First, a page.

Police Chief, and most of the police in Rochester, N.Y., have resigned.

Rochester, NY Police Chief La'Ron Singletary said in a surprise announcement on Tuesday that he will be retiring at the age of 40 after less than 18 months on the job, after controversy erupted over the March death of a black man while in police custody.

His deputy and the city's entire command staff joined him in leaving, according to ABC News and Bloomberg.

Speaking via Zoom, Mayor Lovely Warren confirmed the moves, adding "The Chief was not asked to give his resignation."

When asked who would be in charge of the police department this evening in the event of new protests, Warren said she didn’t know and asked for the briefing to be adjourned so that a replacement could be found. As of Sunday, a total of 37 people had been arrested and eight police officers hospitalized amid the unrest.  -Bloomberg


The president had this to say via Twitter

The announcement was made Tuesday amid calls from protesters for him and Rochester Mayor Lovely Warren to resign after the death of Daniel Prude.

After 20 years Rochester, NY Police Chief La'Ron Singletary retires from RPD: "As a man of integrity, I will not sit idly by while outside entities attempt to destroy my character."

Prude had arrived in Rochester by train from Chicago and to his brother’s home on March 22. He was behaving so erratically, paranoid and hallucinating, that his brother, Joe Prude, had him admitted to a hospital for evaluation. Prude was released hours later, and early the morning of March 23, he bolted from the home and into the streets.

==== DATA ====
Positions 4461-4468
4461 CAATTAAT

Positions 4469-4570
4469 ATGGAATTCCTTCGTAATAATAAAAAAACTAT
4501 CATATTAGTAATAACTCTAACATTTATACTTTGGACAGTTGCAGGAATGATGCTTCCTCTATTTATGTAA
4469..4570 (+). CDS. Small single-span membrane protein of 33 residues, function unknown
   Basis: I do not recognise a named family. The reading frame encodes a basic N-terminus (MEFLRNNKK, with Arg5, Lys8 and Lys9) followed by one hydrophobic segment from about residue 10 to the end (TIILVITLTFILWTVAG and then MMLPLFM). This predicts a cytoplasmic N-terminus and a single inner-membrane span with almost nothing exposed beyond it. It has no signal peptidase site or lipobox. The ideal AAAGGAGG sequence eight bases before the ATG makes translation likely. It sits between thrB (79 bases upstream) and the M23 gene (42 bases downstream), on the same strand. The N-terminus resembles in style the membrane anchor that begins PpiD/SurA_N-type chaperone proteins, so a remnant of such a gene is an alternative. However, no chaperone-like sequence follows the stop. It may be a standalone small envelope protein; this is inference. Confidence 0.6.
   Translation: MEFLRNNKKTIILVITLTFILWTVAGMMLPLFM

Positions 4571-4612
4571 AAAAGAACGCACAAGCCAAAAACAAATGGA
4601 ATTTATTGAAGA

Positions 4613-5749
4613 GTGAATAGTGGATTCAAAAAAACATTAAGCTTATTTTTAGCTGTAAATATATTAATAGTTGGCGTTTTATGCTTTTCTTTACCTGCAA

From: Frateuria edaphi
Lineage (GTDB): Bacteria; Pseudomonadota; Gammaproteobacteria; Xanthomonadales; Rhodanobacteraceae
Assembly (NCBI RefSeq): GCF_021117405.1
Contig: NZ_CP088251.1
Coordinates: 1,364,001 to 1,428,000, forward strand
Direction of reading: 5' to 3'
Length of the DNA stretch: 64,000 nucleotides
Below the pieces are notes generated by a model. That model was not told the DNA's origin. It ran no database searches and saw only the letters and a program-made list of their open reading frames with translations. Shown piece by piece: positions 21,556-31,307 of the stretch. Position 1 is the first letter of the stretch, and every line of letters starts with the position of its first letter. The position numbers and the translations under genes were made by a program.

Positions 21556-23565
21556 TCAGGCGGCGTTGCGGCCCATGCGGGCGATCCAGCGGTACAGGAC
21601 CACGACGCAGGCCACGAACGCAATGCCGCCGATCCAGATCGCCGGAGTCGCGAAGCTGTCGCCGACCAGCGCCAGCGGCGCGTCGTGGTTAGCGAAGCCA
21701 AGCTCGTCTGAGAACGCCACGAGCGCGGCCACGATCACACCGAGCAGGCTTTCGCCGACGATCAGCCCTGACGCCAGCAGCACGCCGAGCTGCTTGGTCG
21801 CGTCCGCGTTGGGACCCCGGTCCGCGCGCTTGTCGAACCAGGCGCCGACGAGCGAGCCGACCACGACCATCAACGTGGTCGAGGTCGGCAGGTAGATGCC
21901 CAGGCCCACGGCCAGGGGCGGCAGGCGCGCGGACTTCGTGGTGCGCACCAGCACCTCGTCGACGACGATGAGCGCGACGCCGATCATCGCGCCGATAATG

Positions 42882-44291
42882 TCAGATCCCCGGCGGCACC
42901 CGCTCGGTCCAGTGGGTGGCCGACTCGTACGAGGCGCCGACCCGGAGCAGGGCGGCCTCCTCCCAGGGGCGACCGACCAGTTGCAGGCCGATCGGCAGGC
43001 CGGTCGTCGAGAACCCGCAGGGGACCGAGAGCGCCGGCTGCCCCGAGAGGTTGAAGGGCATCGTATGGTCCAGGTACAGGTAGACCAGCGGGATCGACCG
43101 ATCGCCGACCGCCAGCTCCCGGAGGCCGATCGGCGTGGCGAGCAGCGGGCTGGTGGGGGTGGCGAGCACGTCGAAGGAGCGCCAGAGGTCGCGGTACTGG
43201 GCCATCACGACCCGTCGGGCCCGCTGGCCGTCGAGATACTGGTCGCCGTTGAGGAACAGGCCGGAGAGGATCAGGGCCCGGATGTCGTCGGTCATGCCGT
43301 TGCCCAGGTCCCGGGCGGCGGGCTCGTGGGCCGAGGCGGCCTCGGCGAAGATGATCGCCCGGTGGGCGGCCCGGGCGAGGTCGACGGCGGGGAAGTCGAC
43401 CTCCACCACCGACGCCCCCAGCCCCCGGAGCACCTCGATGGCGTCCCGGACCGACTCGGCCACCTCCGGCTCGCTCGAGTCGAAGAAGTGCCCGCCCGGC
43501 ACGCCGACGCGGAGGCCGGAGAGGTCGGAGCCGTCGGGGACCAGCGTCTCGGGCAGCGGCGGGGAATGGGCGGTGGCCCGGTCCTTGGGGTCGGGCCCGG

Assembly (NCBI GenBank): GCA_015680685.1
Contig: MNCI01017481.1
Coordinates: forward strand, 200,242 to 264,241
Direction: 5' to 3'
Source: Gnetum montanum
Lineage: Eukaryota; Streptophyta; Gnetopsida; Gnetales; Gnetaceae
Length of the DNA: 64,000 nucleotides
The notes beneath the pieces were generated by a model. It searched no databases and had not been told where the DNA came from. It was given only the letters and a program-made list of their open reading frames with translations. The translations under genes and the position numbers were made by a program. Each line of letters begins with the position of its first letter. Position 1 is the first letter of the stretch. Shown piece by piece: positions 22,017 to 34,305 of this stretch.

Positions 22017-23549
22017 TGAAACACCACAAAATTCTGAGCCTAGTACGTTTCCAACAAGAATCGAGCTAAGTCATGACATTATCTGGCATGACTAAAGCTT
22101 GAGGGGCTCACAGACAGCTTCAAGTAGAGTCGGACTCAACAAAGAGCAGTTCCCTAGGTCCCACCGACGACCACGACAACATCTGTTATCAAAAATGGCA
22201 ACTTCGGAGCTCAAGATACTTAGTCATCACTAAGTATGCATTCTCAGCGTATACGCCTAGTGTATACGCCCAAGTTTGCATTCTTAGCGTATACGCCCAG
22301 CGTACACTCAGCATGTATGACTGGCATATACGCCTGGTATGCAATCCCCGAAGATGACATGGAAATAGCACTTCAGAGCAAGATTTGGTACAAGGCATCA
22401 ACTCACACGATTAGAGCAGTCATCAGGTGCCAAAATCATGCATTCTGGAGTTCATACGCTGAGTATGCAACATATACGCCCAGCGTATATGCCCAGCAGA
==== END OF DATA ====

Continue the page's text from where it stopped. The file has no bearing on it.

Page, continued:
Officers found him naked and ranting; a witness said he heard Mr. Prude claim he had the coronavirus. He was handcuffed without incident, seated in the street. But when he began spitting and ignored orders to stop, officers pulled a so-called spit hood over his head. 

Prude became agitated and tried to rise, officers restrained him by pushing his head into the street and placing a knee on his torso, according to footage from the body cameras.

Prude had the hallucinogen phencyclidine, or PCP, in his system. PCP can bring on violent responses. While handcuffed, he asked for a gun repeatedly. He also asked for mace, gloves, $70 and an undefined "it."

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